". The new understanding of the mechanisms involved in the transformation process and tumor progression, and recognition of oncogenes and proteins involved in regulating these processes, has opened a new era in diagnostic formulation and clinical evaluation of new drugs. The proteins that regulate proliferation, differentiation, apoptosis, and cell invasiveness are the basis of leukemogenesis and are the target of this new therapeutic approach (targeted therapy). The study of some aspects of molecular biology, such as growth factors, molecules involved in signal transduction, angiogenesis, apoptosis, invasiveness, and cell cycle has allowed the identification of new drug targets that interfere with key events of leukemogenesis. Like normal hematopoietic cells, most of the leukemic cells use multiple intracellular signaling pathways to ensure the maintenance of critical functions and activities for their own survival, and these signaling pathways are potential targets for new forms of targeted therapy.. . Several novel targeted therapies have recently emerged as active in the treatment of leukemia, including monoclonal antibodies, small molecules that inhibit critical signaling pathways, proapoptotic agents, or modulators of the leukemia microenvironment. Other new agents target novel discovered cell surface receptors or promote DNA damage. Some of these innovative drugs are now commonly used to treat certain leukemias, such as chronic myelogenous leukemia and promyelocytic leukemia. The new lines of research are directed to the identification of pharmacological agents (targeted therapy) that can interfere selectively against specific molecular targets to increase the selectivity of the target and reduce systemic side effects.. "

Leukemias (chapter 6)

GINALDI, Lia;DE MARTINIS, MASSIMO MARIA MARCELLO
2012-01-01

Abstract

". The new understanding of the mechanisms involved in the transformation process and tumor progression, and recognition of oncogenes and proteins involved in regulating these processes, has opened a new era in diagnostic formulation and clinical evaluation of new drugs. The proteins that regulate proliferation, differentiation, apoptosis, and cell invasiveness are the basis of leukemogenesis and are the target of this new therapeutic approach (targeted therapy). The study of some aspects of molecular biology, such as growth factors, molecules involved in signal transduction, angiogenesis, apoptosis, invasiveness, and cell cycle has allowed the identification of new drug targets that interfere with key events of leukemogenesis. Like normal hematopoietic cells, most of the leukemic cells use multiple intracellular signaling pathways to ensure the maintenance of critical functions and activities for their own survival, and these signaling pathways are potential targets for new forms of targeted therapy.. . Several novel targeted therapies have recently emerged as active in the treatment of leukemia, including monoclonal antibodies, small molecules that inhibit critical signaling pathways, proapoptotic agents, or modulators of the leukemia microenvironment. Other new agents target novel discovered cell surface receptors or promote DNA damage. Some of these innovative drugs are now commonly used to treat certain leukemias, such as chronic myelogenous leukemia and promyelocytic leukemia. The new lines of research are directed to the identification of pharmacological agents (targeted therapy) that can interfere selectively against specific molecular targets to increase the selectivity of the target and reduce systemic side effects.. "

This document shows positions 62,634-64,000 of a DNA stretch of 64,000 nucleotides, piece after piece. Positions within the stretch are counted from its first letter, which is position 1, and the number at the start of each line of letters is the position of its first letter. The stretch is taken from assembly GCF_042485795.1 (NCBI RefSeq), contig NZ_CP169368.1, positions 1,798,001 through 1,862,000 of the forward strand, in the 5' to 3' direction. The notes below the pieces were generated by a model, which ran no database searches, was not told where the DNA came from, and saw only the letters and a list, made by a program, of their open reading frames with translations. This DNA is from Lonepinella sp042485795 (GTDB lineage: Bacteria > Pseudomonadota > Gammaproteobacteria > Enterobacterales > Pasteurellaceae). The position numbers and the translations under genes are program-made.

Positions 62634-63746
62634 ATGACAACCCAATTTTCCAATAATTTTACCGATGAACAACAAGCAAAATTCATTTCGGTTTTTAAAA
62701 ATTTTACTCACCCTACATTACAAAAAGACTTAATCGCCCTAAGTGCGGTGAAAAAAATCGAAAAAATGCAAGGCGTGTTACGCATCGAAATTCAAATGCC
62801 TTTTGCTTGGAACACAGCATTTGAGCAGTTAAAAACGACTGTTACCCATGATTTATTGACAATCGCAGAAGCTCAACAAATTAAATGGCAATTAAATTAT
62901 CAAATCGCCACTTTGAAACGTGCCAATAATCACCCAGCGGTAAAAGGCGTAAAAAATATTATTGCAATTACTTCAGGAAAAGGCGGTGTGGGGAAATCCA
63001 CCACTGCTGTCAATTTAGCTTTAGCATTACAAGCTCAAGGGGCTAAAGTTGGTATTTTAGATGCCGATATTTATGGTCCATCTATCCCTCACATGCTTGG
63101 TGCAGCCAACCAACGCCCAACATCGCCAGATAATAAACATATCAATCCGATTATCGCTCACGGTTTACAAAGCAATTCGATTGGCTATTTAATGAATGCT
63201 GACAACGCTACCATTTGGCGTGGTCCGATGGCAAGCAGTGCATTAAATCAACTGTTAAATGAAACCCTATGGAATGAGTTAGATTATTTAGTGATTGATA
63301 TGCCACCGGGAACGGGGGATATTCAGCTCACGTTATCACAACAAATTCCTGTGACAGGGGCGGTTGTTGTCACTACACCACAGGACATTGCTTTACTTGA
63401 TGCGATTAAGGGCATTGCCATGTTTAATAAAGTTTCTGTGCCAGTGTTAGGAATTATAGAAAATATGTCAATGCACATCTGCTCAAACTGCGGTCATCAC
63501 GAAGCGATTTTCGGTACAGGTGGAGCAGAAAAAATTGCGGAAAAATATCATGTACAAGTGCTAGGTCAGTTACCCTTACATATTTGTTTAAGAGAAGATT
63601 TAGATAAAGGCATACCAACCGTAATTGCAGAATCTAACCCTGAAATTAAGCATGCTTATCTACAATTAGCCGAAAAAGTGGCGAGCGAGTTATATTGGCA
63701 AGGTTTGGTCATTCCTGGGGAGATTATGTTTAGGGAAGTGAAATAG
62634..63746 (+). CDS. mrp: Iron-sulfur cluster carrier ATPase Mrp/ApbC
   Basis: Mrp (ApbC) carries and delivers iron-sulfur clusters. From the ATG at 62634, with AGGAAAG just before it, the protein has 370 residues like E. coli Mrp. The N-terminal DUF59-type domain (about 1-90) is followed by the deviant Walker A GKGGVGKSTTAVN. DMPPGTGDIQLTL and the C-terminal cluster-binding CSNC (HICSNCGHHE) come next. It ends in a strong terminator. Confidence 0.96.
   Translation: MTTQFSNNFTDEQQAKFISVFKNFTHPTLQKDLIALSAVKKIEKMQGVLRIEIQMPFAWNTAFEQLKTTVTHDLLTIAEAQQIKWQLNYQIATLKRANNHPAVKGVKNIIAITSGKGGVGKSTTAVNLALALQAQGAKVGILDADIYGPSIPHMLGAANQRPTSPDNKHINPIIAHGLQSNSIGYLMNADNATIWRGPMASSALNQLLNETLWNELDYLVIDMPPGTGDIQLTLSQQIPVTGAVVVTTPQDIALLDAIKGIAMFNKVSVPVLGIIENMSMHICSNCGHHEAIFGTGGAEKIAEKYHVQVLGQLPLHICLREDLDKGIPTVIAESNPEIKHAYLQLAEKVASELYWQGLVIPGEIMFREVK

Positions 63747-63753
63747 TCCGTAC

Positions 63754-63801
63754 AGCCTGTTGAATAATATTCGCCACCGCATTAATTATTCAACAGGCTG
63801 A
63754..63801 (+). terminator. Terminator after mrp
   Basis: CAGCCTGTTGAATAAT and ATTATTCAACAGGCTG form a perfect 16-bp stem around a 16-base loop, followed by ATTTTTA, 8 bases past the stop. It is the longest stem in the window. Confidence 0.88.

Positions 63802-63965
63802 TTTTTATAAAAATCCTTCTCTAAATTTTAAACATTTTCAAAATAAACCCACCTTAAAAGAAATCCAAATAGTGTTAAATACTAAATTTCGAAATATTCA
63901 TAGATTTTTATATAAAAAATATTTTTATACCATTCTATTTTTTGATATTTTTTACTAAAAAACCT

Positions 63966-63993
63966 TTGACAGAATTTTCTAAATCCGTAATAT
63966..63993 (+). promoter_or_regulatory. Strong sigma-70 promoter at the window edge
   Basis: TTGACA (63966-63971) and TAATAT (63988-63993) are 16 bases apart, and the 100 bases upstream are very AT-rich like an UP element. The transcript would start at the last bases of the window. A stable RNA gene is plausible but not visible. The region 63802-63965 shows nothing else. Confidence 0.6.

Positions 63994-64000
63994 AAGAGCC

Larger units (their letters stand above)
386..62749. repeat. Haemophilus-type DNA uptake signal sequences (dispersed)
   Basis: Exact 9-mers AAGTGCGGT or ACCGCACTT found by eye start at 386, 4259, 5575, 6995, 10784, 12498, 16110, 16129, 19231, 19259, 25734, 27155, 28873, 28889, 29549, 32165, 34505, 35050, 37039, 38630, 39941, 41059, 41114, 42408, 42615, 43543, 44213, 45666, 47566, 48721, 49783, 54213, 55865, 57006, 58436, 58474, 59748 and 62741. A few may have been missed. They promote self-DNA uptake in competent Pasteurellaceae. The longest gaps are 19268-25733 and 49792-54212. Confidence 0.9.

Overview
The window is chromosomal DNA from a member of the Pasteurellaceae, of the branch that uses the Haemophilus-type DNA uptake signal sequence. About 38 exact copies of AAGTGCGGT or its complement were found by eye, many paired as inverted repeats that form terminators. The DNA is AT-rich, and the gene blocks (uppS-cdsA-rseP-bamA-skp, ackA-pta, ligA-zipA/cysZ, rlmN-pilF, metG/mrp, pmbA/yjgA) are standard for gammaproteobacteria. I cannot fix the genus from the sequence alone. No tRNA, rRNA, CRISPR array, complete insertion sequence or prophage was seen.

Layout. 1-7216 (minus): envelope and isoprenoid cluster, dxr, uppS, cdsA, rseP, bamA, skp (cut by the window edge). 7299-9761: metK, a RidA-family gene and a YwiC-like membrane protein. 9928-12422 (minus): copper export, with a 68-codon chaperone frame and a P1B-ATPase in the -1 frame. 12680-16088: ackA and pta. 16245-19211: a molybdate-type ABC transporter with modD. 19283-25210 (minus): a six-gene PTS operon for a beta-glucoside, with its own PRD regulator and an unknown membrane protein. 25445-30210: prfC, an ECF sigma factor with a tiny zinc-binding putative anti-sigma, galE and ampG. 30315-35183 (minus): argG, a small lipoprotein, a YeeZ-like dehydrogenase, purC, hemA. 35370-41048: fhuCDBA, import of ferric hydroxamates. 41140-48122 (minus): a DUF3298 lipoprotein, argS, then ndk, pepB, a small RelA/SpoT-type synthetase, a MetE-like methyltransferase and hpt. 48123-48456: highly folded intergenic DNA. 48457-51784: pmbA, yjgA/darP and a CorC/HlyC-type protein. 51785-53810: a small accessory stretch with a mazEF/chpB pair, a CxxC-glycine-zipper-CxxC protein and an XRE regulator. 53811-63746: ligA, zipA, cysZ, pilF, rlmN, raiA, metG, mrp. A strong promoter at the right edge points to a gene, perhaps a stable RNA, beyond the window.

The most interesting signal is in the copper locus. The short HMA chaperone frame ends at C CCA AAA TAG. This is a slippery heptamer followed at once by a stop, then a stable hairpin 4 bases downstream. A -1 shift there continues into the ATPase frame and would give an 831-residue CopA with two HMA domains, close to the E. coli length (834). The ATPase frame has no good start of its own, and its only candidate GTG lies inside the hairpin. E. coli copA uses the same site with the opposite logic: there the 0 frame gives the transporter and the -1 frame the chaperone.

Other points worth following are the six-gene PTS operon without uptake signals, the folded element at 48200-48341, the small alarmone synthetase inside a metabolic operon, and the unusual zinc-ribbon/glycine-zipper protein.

File in questo prodotto:
Non ci sono file associati a questo prodotto.

I documenti in IRIS sono protetti da copyright e tutti i diritti sono riservati, salvo diversa indicazione.

Utilizza questo identificativo per citare o creare un link a questo documento: https://hdl.handle.net/11697/89114
Citazioni
  • ???jsp.display-item.citation.pmc??? ND
  • Scopus 0
  • ???jsp.display-item.citation.isi??? ND
social impact